Margolles explores the sites and consequences of forced migration in the border region between San Antnio de Táchira, Venezuela, and San José de Cúcuta, Colombia. Violence, poverty and discrimination, are traced back to fundamental origins - using a local conflict that can stand representative of global tensions with migration and our current world events.
The titular installation Estorbo is part of a larger project for which the artist involved a total of over 180 young Venezuelan men who work on the Simón Bolívar Bridge as “carretilleros” (load carriers). The Spanish term estorbo stands for the idea of “obstacle” or “disturbance”. A randomly distributed area of 90 grey cement cubes stretches across the exhibition space, challenging the visitor's special attention as they enter. Each cube shows the imprint of different initials on its surface, while in various spots a piece of fabric is visible beneath the porous surface.
The objects are the result of a performative act that Margolles developed from a temporally displaced combination of dialogue and interaction. The participating Venezuelans told the artist their respective stories on site and then, as a symbol of their physical labour, gave her the t-shirt covered with the sweat from their activity. In a performance at the Museo de Arte Moderno de Bogotá in Colombia in 2019, the t-shirts were cast into concrete blocks, and the initials of the participants were engraved into each cube. The concept of the cubes is reminiscent of Gunter Demnig's Stolpersteine (stumbling stones) and in a similar way gives a face and identity to the many unknown souls.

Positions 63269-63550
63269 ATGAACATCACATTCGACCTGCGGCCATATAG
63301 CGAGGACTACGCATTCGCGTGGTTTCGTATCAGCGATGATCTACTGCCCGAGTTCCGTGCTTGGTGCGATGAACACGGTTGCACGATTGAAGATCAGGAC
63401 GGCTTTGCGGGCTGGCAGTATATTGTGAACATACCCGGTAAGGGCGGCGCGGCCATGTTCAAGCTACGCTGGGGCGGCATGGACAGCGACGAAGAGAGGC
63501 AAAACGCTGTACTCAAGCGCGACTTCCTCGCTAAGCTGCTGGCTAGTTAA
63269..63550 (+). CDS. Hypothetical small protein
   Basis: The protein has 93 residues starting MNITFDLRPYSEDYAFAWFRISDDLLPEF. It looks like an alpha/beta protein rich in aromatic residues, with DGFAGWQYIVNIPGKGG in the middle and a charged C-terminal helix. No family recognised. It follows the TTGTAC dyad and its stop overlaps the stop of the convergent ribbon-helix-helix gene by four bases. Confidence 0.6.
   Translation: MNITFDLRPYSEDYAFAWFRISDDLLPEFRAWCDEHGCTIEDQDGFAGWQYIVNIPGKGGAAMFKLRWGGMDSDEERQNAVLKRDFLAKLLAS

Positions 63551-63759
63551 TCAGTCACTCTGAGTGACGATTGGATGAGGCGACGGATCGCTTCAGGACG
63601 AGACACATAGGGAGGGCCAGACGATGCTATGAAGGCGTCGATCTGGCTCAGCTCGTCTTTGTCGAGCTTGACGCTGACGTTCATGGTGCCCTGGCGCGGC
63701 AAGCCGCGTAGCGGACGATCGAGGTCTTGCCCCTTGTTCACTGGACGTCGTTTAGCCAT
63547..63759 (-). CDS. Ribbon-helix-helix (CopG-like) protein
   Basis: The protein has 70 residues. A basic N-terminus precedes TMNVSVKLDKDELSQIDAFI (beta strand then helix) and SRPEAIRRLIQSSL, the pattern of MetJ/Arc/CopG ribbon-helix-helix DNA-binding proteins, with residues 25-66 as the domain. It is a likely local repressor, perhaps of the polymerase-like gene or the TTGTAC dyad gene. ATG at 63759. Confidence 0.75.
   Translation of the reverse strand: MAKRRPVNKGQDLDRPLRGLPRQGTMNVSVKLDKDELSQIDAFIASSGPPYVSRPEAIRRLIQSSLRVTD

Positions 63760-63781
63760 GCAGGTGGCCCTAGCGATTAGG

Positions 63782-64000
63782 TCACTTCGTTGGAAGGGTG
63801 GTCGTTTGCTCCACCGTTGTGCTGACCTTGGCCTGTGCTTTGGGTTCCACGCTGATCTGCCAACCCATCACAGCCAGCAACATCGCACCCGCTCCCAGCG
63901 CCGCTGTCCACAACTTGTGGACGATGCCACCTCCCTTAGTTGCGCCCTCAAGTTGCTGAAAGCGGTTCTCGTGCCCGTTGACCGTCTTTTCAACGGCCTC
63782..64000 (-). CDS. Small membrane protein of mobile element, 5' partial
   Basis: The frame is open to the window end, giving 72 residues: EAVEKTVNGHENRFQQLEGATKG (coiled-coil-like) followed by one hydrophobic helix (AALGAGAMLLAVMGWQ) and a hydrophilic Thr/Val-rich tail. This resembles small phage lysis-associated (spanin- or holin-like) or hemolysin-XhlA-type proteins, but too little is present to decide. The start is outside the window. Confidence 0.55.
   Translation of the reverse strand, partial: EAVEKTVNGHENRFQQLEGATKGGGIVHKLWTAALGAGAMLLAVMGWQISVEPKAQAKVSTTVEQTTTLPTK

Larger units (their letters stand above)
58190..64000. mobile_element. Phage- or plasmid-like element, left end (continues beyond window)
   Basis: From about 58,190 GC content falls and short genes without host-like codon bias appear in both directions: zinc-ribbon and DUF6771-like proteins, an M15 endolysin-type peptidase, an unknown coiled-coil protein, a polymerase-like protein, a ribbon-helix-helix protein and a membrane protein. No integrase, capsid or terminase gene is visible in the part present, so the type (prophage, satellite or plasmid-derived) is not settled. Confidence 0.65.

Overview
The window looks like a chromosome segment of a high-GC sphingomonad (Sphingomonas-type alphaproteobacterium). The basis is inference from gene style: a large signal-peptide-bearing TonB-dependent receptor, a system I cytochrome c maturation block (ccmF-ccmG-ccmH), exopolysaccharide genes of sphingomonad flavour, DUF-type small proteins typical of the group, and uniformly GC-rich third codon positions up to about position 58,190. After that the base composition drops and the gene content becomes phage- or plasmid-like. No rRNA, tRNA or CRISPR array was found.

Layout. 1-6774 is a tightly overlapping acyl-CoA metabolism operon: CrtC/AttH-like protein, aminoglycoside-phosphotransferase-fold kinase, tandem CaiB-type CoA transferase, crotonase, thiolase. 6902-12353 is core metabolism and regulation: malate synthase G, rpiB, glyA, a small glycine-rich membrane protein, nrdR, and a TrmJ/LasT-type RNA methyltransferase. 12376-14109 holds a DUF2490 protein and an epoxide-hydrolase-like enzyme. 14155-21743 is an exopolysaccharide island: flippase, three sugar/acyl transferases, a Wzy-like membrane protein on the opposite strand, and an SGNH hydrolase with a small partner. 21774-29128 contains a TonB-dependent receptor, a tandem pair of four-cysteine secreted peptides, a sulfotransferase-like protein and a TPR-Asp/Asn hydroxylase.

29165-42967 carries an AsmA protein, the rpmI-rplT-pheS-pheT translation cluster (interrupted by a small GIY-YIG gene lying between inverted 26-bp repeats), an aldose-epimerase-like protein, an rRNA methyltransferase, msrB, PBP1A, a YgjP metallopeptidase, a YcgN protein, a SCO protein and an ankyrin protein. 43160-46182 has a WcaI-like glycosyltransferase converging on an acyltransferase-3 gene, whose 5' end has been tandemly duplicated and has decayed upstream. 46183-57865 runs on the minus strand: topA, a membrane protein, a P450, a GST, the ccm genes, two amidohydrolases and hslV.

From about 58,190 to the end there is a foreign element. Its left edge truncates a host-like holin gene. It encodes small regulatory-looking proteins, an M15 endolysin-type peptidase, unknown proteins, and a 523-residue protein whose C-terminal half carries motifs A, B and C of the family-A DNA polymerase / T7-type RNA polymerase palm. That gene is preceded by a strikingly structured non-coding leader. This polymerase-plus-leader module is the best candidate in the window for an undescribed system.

More than 6 million people have left Venezuela since 2013 to date to find refuge in neighbouring countries and other regions of the world, according to a UN study. About a third of Venezuelan refugees settle in Colombia, while few cross the official Simón Bolívar border bridge on their journey. Those who cannot pay the fees and cannot present the appropriate permit choose the alternative route, along the illegal escape routes, the so-called “trochas”. These are considered a dangerous place, characterised by a cycle of illegal activities and increasing misery.